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Technical updates // 18/05/2015

Understanding Taxation On Property Investment & Property Trading

Make sure you document your intention

A recent tax case has emphasised the importance of maintaining
contemporaneous documentation to evidence the correct tax treatment
on a property disposal.

The taxation treatment can vary significantly depending on whether the taxpayer is deemed to be carrying on a property trade or a property investment business.
As well as receiving rental income, investors also make money from capital growth when they eventually sell a property, and this is subject to capital gains tax. Property traders also make money when they sell, but because buying and selling is their business, they pay income tax on the proceeds of the sale.

Investment property tax

You might think matters are simpler when a property is owned by a company and not an individual – after all, corporation tax is due on both income and capital profits, but this distinction can still create different tax outcomes.

This was the case with Terrace Hill (Berkeley) Ltd v HMRC. The company had brought forward capital losses which were offset against its property disposal profit, as it treated the property as an investment. HMRC argued that the property was in fact held for trading purposes and so these capital losses could not be utilised.

The company had bought the property in 2000 and completed development in 2003. Two years later, in May 2005, it let the property, but only for a few months and it was sold that September.

Despite the short rental period, the company successfully argued at tribunal that the intention had always been to keep the property as an investment that would provide rental income to the group. But as the rental income was less than expected, it decided to sell.

Despite the short rental period, and the fact that the company was part of a property development group, the tribunal found in favour of the company. It decided there was enough evidence in the form of detailed minutes to support the argument that the property was always intended as an investment. A compelling point was that the accounts treated it as an investment. And the Chairman had strong accounting knowledge and could support this before the tribunal.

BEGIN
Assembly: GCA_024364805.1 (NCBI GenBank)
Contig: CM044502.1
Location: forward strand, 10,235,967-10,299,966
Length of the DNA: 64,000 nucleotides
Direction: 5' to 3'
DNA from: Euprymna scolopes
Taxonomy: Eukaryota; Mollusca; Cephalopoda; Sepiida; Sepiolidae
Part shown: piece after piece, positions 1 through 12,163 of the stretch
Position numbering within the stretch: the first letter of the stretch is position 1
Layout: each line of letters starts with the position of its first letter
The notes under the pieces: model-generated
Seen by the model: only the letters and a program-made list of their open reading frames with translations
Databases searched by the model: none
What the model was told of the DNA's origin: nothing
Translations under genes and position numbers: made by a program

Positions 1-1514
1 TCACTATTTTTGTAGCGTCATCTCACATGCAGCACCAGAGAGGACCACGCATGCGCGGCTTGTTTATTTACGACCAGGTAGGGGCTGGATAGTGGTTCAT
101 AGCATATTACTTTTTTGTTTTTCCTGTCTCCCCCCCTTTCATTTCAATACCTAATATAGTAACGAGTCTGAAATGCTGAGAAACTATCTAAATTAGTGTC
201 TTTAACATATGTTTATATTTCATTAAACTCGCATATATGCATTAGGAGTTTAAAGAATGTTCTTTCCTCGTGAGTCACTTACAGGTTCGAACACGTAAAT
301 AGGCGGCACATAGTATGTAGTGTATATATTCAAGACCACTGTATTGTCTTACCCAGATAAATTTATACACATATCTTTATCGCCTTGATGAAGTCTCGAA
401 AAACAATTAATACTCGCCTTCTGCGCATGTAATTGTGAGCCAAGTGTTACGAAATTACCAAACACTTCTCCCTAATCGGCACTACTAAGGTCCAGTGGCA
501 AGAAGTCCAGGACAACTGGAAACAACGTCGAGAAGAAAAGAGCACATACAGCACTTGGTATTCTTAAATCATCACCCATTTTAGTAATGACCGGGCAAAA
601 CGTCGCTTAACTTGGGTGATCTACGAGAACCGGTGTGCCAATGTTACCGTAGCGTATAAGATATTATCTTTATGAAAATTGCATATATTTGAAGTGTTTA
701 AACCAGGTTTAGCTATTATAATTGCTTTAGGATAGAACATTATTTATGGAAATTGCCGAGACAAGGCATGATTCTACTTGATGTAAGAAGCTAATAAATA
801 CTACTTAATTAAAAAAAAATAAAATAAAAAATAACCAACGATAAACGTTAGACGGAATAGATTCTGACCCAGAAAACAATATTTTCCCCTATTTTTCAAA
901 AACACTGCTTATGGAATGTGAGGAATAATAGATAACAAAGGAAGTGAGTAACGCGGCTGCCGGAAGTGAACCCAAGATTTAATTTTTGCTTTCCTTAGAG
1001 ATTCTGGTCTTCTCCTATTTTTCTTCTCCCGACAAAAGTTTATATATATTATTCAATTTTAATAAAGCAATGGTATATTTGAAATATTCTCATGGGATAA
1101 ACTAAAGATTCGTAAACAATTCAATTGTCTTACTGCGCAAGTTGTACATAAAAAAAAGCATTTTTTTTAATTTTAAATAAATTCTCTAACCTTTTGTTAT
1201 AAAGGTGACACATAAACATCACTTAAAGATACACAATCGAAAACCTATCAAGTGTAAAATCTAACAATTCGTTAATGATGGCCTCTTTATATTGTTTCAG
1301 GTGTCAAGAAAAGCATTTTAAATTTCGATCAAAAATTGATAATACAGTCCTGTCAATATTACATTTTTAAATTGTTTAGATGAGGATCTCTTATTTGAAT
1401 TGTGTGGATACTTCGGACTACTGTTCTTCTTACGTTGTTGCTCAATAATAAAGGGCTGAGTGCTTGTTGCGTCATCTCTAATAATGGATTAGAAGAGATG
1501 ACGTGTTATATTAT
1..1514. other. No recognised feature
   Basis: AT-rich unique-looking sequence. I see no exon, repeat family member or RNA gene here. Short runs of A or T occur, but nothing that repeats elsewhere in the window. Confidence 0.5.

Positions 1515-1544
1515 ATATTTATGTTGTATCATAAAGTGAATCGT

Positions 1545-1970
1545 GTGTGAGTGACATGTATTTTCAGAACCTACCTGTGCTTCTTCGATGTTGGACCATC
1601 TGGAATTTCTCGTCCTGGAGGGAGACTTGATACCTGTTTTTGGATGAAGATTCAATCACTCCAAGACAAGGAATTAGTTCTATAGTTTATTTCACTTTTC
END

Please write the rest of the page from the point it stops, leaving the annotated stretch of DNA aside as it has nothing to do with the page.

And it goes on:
This case shows that HMRC is actively challenging the taxpayer in this area. It also shows that keeping clear documentation on your intention for a property can be critical in the event of an HMRC challenge.

HMRC looks at several factors to determine intention, such as:

  • Accounting treatment – whether the property is accounted for as an investment or as trading stock
  • What documentation, such as board minutes, says about intention at the time of acquisition and sale
  • Whether the company history is one of trading or investment
  • Length of ownership – less than three years suggests trading, but other factors are considered.
  • Whether the sale was actively marketed


It is essential to keep good documentation of the above, as this is the clearest way of showing intent. For example, a property could be sold after only two years, but if board minutes show that the original intention was to hold it long-term and if the offer to buy was unsolicited, there is a good case for treating the transaction as an investment disposal.

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